Judge Denies Administration Request To Put Injunction Of Don’t Ask, Don’t Tell On Hold

U.S. District Judge Virginia Phillips

Earlier tonight, California District Court Judge Virginia Phillips officially rejected the government’s request to stay her injunction against enforcing Don’t Ask, Don’t Tell, arguing that the defendants “have not shown” “a likelihood they will suffer irreparable harm.” Phillips had issued her injunction last week, after ruling that the policy violated the due process clause and the First Amendment in September.

“[T]he injunction requires Defendants to cease investigating and discharging servicemembers pursuant to the Act. It does not affect Defendants’ ability to revise their policies and regulations nor to develop training and education programs, the only activities specifically mentioned in the Stanley Declaration,” Phillips wrote, referring to a memo from Clifford Stanley, undersecretary of defense for personnel and readiness, who said the injunction would create a burden for the military. Phillips similarly dismissed a Rolling Stone interview with President Obama, which the government also submitted, calling it “hearsay.”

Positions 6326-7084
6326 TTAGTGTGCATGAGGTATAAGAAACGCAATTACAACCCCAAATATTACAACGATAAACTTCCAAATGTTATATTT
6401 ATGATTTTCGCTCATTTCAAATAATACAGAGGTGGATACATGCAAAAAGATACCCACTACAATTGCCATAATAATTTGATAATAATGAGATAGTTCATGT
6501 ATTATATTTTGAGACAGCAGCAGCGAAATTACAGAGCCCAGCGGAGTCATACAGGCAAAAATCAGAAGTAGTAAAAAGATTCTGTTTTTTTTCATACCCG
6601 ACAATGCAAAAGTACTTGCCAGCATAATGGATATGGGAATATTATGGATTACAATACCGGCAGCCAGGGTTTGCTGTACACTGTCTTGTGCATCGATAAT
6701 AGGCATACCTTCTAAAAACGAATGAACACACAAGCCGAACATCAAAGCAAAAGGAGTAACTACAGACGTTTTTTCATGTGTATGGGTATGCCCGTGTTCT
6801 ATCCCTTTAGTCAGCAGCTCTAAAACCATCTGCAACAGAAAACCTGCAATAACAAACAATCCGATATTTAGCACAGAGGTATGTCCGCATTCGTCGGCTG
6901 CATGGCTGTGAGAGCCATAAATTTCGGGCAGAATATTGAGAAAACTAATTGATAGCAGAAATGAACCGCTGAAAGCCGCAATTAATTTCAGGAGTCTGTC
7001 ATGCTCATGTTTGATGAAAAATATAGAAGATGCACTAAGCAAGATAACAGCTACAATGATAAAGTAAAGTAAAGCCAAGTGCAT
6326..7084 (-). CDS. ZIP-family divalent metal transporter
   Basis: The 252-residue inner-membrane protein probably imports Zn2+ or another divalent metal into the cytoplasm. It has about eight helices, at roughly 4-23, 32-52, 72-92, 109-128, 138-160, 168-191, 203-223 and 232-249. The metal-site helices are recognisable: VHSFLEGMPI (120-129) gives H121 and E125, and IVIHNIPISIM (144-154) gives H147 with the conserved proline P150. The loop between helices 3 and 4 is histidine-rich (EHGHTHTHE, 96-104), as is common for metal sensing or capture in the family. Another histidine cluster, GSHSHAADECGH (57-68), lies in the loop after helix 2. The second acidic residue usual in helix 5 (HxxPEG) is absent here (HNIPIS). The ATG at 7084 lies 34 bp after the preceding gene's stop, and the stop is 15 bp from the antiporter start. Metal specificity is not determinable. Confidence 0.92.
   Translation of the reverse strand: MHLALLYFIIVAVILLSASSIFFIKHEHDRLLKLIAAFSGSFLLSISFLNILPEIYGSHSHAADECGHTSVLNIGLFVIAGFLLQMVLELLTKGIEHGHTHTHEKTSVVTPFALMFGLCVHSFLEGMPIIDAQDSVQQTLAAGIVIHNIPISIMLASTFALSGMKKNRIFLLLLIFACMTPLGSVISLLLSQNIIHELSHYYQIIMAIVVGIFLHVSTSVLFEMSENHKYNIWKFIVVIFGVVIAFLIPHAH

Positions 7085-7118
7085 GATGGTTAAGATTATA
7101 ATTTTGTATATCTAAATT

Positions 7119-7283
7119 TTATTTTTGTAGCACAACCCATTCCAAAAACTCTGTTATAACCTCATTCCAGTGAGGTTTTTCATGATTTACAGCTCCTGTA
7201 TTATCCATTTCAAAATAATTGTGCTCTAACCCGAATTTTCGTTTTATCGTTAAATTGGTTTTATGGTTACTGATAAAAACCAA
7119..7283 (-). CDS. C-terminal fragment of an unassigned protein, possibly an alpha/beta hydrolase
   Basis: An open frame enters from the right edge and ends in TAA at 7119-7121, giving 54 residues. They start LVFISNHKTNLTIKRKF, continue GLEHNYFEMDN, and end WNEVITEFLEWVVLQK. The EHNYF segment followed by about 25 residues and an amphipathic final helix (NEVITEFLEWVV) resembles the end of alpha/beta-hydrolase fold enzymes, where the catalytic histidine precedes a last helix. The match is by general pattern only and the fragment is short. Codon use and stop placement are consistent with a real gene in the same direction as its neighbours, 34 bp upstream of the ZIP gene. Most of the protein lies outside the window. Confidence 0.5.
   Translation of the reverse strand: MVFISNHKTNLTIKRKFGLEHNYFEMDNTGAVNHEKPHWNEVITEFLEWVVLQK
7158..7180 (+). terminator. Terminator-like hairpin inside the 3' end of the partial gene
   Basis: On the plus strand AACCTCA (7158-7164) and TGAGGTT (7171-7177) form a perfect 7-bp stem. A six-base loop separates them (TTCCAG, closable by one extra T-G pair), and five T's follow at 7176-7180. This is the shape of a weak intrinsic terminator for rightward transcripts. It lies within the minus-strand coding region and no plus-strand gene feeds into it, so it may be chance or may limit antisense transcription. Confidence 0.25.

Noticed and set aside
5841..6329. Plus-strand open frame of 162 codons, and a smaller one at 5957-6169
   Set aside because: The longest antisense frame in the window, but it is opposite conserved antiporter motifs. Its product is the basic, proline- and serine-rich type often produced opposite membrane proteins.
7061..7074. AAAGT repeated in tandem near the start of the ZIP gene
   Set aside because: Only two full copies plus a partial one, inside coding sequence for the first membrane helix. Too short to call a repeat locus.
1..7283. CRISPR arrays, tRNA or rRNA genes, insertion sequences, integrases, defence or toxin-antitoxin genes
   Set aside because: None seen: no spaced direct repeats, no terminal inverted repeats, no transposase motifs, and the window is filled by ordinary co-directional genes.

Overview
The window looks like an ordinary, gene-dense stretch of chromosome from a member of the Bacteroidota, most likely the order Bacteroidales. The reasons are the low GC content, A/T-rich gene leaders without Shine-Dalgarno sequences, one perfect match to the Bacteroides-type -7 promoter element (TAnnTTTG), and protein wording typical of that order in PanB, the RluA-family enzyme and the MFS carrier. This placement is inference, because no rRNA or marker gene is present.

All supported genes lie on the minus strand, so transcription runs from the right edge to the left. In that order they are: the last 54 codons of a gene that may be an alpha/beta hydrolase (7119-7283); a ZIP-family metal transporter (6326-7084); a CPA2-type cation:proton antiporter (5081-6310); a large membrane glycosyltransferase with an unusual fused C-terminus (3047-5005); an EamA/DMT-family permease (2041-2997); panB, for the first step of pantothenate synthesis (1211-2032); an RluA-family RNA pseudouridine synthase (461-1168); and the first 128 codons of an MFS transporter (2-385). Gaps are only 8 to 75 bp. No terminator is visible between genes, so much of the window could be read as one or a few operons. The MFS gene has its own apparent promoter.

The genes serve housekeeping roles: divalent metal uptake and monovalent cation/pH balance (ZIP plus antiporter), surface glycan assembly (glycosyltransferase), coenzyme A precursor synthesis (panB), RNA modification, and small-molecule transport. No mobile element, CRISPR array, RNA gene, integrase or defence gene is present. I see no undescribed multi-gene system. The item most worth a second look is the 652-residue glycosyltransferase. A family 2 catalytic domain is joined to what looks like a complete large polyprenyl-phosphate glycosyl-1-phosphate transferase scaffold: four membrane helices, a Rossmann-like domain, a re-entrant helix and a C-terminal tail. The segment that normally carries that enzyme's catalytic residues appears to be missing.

“The public has an interest in military readiness, unit cohesion, and the preservation of fundamental constitutional rights,” she wrote. “While Defendants’ interests in preventing the status quo and enforcing its laws are important, these interests are outweighed by the compelling public interest of safeguarding fundamental constitutional rights.”

The Pentagon is complying by the orders of the injunction while it’s in effect and announced earlier today that it has issued new guidance instructing recruiters to accept gay and lesbian applicants. The Department of Justice is now expected to seek a stay on the injunction before the ninth circuit court of appeals.